Paper Zombie, no disrespect, but I can't fathom the reasoning behind thinking that accurizing the rifle will help with the surplus ammo after saying the new manufactured stuff seemed to shoot fine. Sure some degree of tweaking the gun will help with accuracy but it seems you are relying on the gun, which is only part of the solution to your problem. If your intent is to get all the accuracy out of the rifle you will need to hand load your ammo as well. Pulling the bullets from the surplus, weighing and sorting them and measuring each powder charge for consitancy will be the only way you can get all the accuracy you can, even after tweaking the gun.

Good luck.

BCRider
March 11, 2013, 12:42 AM
Exactly. You've SEEN what the rifle can do with good factory ammo already. And even if you accurize it you're still going to see the difference between the good stuff and the stuff that comes out of the SPAM cans.

For example, if you were getting 3 inch groups at 100 yards with that Tulla and S&B ammo and you're getting 8 inch groups with the surplus stuff then even if you accurize the rifle down to a 1 inch "one ragged hole" ability for it when shooting that good factory stuff you're still only going to see about a 5 to 6 inch group with the surplus stuff. NOTHING you do is going to close it down any more than that because the ammo itself is variable enough that 5 to 6 inches is as good as it can do.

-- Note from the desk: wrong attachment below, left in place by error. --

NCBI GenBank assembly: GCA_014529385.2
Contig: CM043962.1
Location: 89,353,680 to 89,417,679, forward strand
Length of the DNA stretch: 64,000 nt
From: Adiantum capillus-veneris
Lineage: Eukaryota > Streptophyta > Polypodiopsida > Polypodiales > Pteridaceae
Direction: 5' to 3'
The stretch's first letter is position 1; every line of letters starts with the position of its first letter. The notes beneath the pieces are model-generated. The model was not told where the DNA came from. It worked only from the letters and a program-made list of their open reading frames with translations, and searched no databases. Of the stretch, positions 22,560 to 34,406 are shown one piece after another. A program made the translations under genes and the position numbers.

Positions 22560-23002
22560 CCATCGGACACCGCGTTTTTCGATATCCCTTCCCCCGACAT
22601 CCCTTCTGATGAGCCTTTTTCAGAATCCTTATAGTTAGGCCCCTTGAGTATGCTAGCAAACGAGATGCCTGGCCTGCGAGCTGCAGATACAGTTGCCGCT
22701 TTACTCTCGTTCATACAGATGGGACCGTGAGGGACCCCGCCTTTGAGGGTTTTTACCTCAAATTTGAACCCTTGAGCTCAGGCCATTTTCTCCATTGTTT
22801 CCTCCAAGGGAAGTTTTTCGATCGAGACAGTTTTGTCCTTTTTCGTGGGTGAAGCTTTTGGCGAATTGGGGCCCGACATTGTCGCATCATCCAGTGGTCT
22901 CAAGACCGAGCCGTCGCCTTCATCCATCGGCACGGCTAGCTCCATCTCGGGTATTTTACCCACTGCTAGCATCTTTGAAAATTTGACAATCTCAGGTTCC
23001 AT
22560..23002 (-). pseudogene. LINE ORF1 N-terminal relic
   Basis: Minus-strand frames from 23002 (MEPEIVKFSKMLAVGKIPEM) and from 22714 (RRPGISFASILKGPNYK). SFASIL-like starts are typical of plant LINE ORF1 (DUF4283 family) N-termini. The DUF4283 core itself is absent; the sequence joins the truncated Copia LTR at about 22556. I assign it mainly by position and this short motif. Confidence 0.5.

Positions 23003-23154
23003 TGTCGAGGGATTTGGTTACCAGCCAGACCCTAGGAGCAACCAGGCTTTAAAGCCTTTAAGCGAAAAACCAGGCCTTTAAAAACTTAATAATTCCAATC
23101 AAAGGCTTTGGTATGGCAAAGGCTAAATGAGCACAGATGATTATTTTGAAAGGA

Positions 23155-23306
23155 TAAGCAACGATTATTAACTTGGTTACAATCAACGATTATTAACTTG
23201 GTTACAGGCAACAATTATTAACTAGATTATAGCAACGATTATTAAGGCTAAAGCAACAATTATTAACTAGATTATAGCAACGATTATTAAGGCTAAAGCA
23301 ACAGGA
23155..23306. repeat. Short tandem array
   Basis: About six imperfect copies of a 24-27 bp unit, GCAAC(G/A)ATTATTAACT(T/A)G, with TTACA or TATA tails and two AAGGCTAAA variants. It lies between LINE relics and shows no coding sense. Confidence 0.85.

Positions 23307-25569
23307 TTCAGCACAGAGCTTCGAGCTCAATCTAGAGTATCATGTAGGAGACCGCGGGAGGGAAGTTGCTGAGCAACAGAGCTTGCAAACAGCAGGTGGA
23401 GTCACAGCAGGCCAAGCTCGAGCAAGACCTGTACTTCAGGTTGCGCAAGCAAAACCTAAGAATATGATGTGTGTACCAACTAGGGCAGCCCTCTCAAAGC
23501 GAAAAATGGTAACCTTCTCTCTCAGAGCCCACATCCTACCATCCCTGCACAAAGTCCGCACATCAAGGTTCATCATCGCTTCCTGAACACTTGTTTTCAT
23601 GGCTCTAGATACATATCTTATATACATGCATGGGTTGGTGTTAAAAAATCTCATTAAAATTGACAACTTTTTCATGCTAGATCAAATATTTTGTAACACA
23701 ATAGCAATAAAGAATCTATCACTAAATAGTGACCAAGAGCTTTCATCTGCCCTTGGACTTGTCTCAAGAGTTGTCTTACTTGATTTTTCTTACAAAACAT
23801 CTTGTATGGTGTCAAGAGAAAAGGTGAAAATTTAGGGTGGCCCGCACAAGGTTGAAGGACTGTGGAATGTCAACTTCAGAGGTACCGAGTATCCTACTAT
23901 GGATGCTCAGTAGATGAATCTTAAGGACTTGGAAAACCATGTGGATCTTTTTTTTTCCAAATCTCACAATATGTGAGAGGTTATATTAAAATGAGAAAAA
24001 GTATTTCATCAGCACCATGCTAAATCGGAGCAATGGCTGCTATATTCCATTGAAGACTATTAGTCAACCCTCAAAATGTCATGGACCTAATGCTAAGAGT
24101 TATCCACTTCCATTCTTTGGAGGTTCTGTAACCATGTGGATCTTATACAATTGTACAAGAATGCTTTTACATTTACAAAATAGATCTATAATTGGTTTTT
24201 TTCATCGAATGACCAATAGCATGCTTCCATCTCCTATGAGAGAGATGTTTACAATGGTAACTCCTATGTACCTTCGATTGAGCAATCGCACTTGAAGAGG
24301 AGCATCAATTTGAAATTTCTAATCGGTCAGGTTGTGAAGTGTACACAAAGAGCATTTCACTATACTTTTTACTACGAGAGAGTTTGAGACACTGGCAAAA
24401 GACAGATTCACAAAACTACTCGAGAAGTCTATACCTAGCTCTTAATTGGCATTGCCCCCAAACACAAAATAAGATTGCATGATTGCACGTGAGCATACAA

And how do you measure your accurizing efforts if the ammo is only able to shoot about 5 to 6 inches? WHen you're down to where your changes will be the difference between a 2 inch and 1 inch group the gain will be lost, or at least very difficult to ascertain, simply due to the surplus ammo.

bainter1212
March 11, 2013, 01:45 AM
+1 on the last two comments. That surplus stuff is gonna be real inconsistent, depending on where, when, and how it was loaded. How well can a factory machine measure out a powder charge??? Especially some commie Russian machine from the 70's?? Well I can tell you, my old Redding beam scale can measure out to 1/10th of a grain of powder. Better than ANY factory load. And the modern commercial stuff is real good, but in the end, not THAT good.
Reloading is a lot of work. Working up a load for a rifle takes a lot of time and patience. But, if you want REAL accuracy, this is the way to go. I'll bet, if you slug out that bore and say, it slugs to .3105, loading with .311 bullets will improve things, just by themselves.

Paper_Zombie
March 11, 2013, 06:01 AM
I guess I'm just trying to get the gun going as good as it can, because in the end...I still have 800 rounds of surplus, that either is going to be shot up, or sit around doing nothing.

Now, as for you suggesting I pull the bullets out of it, measure the powder, etc. I was under the assumption that you could not do much with steel cases.

If I could turn 800 rounds of crap into 600 rounds of polished crap, enlighten me. :P

SCPigpen
March 11, 2013, 01:22 PM
It might be an investment to get the press, dies, scales, ect but if you have that much surplus and want the accuracy thats the best route to take. Plus you will be half way to being able to load the boxer brass you should haveneen savong from that newammo you have been shhoti.g.